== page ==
WHEN I leave this ledge, it is usually by car, although one spot of work in York is reachable by trusty old bicycle.
One advantage of driving to work – the only one – is you don’t have to catch the train. This has been a year of train horror stories, some in the south and around London, others here in the north, where Northern Rail continues to frustrate and infuriate commuters or anyone else foolish enough to think travelling by train might be a good idea.
Here are two train tales, neither connected to work or indeed Northern Fail (as it’s known in these parts), but both suggestive of the everyday chaos of train travel.
Recently we had a long weekend in Poland. Everything on the outward trip ran smoothly, from the Metro to Newcastle Airport, the Ryanair flight to Modlin Airport outside Warsaw, to the friendly and efficient taxi driver in her minibus.
Getting to Newcastle was the challenging bit.
We’d booked on a train at just after 4pm and the board showed two at around that time. The one we should have been on edged ahead of the other one, then fell behind, then went ahead again, in a weird time-travelling race. Then one train arrived and there was no way of telling if it was the ‘right’ one. We ran along the platform to ask the guard, who said it was, and we hopped on. We couldn’t get to our seats because the way was blocked by a tea trolley that had run out of water. And the carriage was rammed.
We had to stand in the crowded carriage, next to a large bin bag full of rubbish. Our friends were somewhere else on the overcrowded train. A young mother with two small children was close to tears. She’d been travelling for a few hours, put off one train and then not allowed to use her tickets on others. She was heading to Darlington to meet her mother and would have about an hour there before having to turn around again.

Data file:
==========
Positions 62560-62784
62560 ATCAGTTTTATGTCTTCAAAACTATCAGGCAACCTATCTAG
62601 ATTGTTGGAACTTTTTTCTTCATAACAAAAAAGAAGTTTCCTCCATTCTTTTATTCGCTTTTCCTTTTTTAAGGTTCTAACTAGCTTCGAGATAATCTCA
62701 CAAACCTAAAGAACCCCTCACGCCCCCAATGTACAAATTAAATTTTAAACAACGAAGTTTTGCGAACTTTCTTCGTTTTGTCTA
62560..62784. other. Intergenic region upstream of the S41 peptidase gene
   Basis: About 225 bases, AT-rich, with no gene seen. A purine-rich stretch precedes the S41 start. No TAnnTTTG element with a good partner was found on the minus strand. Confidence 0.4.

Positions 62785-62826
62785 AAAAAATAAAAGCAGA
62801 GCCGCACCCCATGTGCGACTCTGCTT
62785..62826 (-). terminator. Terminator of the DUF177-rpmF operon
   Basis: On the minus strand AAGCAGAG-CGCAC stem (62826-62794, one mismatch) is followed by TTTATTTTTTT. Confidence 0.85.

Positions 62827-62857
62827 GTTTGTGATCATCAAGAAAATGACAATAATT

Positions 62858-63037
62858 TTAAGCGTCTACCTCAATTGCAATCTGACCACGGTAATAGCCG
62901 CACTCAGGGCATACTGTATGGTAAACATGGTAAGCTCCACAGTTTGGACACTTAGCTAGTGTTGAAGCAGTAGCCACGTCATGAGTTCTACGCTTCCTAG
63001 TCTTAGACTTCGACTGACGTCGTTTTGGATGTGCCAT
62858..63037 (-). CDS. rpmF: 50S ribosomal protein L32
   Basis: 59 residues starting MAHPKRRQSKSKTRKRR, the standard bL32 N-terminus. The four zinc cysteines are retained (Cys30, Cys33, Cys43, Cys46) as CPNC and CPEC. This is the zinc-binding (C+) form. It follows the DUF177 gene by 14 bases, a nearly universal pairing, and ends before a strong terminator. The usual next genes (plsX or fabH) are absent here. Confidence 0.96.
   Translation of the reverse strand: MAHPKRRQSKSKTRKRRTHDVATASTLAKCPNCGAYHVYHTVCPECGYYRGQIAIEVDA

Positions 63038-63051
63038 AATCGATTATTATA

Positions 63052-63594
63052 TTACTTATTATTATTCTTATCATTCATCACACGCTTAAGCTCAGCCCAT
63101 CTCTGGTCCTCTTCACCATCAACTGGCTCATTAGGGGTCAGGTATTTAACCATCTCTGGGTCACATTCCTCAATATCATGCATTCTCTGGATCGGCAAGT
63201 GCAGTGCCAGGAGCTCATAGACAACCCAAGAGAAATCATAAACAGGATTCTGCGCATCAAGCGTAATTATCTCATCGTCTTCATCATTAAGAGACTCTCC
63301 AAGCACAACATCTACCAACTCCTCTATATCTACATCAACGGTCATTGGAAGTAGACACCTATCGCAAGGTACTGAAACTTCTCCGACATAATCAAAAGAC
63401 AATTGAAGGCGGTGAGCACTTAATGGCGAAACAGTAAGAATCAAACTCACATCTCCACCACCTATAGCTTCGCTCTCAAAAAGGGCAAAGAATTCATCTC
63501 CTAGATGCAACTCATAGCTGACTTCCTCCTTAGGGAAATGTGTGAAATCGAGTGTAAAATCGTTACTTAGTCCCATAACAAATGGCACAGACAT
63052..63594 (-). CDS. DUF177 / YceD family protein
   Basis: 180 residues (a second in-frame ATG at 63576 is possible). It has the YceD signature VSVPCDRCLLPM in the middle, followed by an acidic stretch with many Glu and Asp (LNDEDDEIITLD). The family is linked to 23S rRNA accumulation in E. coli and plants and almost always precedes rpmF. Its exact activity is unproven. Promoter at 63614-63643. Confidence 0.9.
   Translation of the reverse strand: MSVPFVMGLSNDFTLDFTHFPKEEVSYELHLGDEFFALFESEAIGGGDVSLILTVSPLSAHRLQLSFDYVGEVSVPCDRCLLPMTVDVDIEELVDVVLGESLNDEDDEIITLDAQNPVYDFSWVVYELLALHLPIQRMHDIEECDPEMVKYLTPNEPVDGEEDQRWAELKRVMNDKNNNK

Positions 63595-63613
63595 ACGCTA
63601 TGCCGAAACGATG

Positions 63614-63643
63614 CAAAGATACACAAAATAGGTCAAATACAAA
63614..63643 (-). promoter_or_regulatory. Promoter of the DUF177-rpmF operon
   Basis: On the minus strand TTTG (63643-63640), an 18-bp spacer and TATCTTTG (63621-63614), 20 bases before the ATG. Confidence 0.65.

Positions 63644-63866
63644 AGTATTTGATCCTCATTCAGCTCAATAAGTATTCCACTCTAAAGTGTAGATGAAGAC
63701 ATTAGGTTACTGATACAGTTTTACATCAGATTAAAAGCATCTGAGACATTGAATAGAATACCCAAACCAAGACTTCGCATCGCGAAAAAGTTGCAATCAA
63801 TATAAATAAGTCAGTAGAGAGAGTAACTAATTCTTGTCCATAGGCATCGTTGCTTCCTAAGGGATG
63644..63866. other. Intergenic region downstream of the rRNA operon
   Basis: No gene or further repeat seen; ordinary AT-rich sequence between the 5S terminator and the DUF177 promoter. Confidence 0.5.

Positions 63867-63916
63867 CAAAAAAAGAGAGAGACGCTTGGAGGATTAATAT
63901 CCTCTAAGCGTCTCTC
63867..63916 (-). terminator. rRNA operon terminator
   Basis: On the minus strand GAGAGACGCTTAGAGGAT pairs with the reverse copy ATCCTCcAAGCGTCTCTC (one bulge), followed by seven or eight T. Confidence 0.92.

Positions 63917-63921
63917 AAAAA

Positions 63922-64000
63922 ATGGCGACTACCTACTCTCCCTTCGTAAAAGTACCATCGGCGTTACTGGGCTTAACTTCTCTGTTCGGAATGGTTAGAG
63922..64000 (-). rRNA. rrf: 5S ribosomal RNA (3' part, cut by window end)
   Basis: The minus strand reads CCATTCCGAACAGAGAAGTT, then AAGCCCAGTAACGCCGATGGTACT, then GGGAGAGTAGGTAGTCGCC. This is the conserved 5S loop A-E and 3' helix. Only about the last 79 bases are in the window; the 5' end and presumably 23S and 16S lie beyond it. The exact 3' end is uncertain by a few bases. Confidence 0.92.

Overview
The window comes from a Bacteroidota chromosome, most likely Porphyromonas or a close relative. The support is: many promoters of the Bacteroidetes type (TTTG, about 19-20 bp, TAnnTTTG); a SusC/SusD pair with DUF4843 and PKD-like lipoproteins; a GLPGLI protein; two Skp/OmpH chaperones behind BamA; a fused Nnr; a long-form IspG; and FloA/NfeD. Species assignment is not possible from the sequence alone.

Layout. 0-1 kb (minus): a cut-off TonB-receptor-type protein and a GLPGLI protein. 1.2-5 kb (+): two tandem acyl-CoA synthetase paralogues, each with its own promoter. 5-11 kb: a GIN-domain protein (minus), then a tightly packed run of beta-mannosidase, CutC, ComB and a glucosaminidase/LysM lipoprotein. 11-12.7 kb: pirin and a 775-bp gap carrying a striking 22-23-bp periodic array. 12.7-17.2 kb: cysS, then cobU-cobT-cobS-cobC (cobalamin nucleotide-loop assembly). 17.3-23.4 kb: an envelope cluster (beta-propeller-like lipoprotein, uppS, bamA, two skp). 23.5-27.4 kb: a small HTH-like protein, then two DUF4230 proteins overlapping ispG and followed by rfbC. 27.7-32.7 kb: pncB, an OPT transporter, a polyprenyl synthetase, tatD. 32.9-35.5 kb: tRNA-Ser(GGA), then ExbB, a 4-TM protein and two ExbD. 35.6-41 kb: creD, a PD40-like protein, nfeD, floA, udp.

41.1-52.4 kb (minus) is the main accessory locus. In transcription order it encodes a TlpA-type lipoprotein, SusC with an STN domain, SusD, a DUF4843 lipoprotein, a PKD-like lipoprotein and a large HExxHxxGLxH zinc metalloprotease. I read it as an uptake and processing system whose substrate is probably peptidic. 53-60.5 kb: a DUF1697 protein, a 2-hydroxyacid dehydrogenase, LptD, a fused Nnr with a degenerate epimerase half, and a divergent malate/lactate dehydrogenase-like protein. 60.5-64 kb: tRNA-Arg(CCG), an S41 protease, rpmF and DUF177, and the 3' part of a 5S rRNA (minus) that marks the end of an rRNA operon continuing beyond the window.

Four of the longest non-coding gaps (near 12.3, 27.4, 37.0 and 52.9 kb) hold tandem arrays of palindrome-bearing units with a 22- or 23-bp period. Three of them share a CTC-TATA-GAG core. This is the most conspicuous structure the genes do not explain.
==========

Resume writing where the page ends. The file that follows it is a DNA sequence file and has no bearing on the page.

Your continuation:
We saw her later, on the platform, being hugged by her mother. We saw her because we were on that platform, too. The announcement came as the over-filled train pulled in: “We would like to apologise but this train will be terminating at Darlington.”
The disembodied voice advised us to rush to the next Newcastle train, but when we did that, we discovered our tickets weren’t valid on Cross Country trains. We had to wait for the train formerly known as Virgin, and that entailed hanging around for 40 minutes as it was late.
We eventually arrived in Newcastle around two hours after leaving York; early the next morning, we would fly to Poland in around the same time.
One week later, I was at Leeds Station after an early Christmas meal out with the journalism lecturers at Leeds Trinity University. We’d been to the Town Hall Tavern, a pub stocked with Timothy Taylor beer, and the food was good.
Then it was late and I was ready for home. The train was due at 10.52pm and perhaps 30 or 40 people were on the platform. All had made the mistake of assuming the departures board was telling the truth. Bang on time, a train pulled in, but it was in darkness.
Then a station employee said in passing: “Oh, the York train is on platform 16-and-a-half” (or something), so 30 or 40 people hoping to arrive in York sometime that night had to run or propel themselves as best they could to the new and unannounced platform. I made it with seconds to spare.
Is this a sensible way to operate the railways? Two anecdotes don’t make a policy, although many more such anecdotes might just. Labour says that it would renationalise the railways. I’ve no idea if that’s a good idea, although it may well be a popular notion.
I suspect a re-nationalised rail service would work better in some ways and be awful in others; my gut tells me it’s not a bad idea, while my head says: “Hang on, it’ll only fall apart in some other way – you know, the old-fashioned rubbish way instead of the modern rubbish way.”
One thing’s for sure, though: what we have now fails to work too often. All those competing companies on the same line hardly make sense, especially when you are turfed off a train without explanation and can’t automatically board the next available one.